Rescue worker transporting the injured and dead to a hospital after a suicide bombing on July 13, 2018, against the Balochistan Awami Party killed at least 130. Photo: Muhammad Arshad/Pacific Press via Getty Images

Violence is increasing ahead of Pakistan's general elections this Wednesday. Throughout July, attacks on political candidates have killed more than 150 people and injured scores more.

Why it matters: Pakistan’s National Counter Terrorism Authority has issued a warning to vulnerable candidates, and the army announced that it will pledge 350,000 security personnel, but the increase in violence still spells trouble for election day. Although the military has stepped in for security purposes, it is also involved in intimidation.

The details:

Candidates from the Pakistan Muslim League–N party have accused the military establishment of targeting the party and working to divide its vote base. The media has also accused the military of meddling to influence the national narrative — and ultimately the election results.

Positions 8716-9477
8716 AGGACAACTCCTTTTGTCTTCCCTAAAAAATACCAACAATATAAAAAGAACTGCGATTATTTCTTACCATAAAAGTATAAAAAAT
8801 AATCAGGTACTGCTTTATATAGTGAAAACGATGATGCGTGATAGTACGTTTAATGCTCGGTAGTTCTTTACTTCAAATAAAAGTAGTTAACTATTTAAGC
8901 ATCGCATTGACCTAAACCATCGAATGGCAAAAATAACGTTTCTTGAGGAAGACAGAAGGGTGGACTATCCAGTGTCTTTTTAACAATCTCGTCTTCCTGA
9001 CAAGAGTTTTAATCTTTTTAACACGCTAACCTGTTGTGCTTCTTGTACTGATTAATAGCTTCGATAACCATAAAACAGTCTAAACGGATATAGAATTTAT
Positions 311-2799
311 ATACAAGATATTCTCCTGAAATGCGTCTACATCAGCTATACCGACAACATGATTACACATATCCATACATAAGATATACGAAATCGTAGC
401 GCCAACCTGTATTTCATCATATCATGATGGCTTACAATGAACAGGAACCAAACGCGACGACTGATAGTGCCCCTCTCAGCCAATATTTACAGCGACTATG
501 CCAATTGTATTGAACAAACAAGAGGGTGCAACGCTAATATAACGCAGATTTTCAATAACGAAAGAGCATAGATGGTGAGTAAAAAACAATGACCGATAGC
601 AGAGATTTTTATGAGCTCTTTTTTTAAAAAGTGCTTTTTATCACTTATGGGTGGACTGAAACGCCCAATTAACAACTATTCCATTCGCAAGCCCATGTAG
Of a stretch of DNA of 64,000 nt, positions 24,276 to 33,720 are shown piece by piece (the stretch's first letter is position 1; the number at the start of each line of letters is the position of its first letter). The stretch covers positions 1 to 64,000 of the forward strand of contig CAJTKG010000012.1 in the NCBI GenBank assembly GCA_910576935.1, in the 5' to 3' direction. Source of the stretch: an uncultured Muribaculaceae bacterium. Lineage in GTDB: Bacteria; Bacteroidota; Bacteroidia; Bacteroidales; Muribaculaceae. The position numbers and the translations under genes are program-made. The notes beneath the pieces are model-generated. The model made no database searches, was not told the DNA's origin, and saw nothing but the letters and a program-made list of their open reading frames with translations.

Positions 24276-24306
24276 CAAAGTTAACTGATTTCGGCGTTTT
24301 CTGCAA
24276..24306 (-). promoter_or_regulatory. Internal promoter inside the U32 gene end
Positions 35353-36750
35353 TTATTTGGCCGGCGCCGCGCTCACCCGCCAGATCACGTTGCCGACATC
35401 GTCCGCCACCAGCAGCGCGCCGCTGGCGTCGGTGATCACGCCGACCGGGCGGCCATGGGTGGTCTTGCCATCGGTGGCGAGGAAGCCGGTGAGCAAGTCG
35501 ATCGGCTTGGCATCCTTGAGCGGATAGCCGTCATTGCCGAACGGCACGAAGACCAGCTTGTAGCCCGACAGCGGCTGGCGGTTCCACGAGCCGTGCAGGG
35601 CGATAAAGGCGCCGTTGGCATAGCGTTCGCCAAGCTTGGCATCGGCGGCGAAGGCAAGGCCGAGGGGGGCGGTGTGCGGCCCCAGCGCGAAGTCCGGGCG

#HerVote, a campaign to encourage women to vote, has been trending online. But women in rural areas remain fearful of voting, and a ban on women voting continues in some locations.

The bottom line: The military’s interference in the elections not only hurts its credibility but also that of Pakistan’s political system. At the end of the day, the ability to vote safely doesn't much matter if the elections are unfair and unfree to begin with.

Sahar Khan is a visiting research fellow in the Cato Institute's Defense and Foreign Policy Department.

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